Sharjah will start building a rail network – including a Metro line, tram networks and monorails – in 2015 to encourage public transport and boost its economy, a senior official has said.
The network will eventually be linked to Dubai Metro, which would have built four lines by 2015.
“We have completed preliminary studies that point to a dire need for a rail network to cope with the growing problem of traffic congestion in Sharjah,” Naseer Mahfood, head of the road planning and transportation section at the Sharjah Directorate of Town Planning Survey, told Business 24|7 on the sidelines of the Gulf Traffic 2007 Conference.
A recent comprehensive public transport study by Sharjah Transport found the emirate urgently needed to pursue a major expansion of infrastructure to accommodate the increasing residents.
The current road network – 670km of major roads and 800km of minor roads – is too small to handle the increasing number of vehicles on roads, the study found.
“We have set 2015 as the year to begin the implementation of the rail network in the emirate. But we are yet to work out the specifications of the project such as the routes, number of trains and cost,” said Mahfood.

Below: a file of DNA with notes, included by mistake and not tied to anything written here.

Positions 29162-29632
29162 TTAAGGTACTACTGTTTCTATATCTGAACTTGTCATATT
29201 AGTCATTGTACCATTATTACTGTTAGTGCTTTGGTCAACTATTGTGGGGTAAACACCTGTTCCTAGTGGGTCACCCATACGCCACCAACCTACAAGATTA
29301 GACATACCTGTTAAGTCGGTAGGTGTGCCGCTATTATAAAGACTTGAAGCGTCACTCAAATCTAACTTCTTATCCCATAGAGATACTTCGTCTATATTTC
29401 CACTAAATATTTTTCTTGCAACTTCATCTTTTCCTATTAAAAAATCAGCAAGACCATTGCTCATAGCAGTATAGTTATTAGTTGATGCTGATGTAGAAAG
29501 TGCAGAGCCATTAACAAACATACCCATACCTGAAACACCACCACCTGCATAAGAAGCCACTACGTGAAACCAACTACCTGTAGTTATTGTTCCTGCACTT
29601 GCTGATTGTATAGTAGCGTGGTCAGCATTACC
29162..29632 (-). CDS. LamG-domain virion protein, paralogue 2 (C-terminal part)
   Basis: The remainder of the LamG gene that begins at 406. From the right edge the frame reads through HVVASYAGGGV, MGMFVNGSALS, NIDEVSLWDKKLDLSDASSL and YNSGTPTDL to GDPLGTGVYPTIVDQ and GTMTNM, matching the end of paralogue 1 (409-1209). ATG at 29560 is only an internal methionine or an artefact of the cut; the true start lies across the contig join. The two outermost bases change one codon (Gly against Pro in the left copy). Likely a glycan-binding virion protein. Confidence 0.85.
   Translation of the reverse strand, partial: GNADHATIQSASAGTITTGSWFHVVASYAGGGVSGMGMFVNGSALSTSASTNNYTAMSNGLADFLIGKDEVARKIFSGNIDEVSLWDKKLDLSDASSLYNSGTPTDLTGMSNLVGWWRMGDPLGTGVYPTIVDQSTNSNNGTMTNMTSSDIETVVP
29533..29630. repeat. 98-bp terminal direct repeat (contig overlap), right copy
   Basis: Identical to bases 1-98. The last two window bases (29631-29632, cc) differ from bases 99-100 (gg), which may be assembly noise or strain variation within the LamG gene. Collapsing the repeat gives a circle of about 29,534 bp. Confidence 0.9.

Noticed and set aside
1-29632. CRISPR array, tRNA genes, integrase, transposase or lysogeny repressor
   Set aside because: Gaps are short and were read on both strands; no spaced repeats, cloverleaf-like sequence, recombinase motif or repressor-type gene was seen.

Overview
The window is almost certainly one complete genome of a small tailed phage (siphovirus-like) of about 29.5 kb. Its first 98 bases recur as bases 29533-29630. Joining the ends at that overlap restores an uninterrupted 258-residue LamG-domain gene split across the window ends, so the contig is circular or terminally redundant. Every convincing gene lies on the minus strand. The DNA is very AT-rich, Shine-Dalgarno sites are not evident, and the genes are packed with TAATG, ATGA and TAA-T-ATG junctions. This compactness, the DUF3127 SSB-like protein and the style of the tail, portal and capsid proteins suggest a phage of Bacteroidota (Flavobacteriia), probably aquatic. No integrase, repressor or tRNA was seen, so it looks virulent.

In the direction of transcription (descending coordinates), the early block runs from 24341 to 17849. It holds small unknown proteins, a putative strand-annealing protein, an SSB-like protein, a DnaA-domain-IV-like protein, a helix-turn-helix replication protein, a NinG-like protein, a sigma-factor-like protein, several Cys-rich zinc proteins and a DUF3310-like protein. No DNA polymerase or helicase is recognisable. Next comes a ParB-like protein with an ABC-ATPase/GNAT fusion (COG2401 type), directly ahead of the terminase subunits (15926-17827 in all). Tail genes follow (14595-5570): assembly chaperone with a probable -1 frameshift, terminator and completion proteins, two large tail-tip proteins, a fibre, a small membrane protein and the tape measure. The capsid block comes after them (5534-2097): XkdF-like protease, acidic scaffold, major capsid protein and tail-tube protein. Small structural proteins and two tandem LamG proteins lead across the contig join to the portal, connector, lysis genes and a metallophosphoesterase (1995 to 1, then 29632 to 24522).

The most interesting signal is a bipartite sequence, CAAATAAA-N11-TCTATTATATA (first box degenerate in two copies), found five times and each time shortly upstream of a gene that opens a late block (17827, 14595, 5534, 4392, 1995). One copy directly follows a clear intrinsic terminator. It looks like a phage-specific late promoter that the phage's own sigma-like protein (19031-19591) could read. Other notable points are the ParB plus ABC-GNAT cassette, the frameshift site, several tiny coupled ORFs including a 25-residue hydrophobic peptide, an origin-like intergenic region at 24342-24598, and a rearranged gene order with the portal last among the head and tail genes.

The pressure for transport solutions is on as the current population of 700,000 people in Sharjah is expected to grow to 1.4 million in 2025. However, some analysts feel the number will be higher as more people in Dubai seek cheaper accommodation in the neighbouring emirate. Early next year, Sharjah will start running an internal bus service, initially covering seven routes. The number of routes will be increased to 28 by the end of the year, with 131 buses to carry more than 80,000 passengers daily.
The emirate is also looking to acquiring more customer-friendly taxis and increasing the number of stations.
As a key link between Dubai and the Northern Emirates, Sharjah unveiled a Dh2.1bn road infrastructure development plan last year, which will see a series of interchanges, tunnels and road expansions implemented over the next few years to reduce traffic bottlenecks.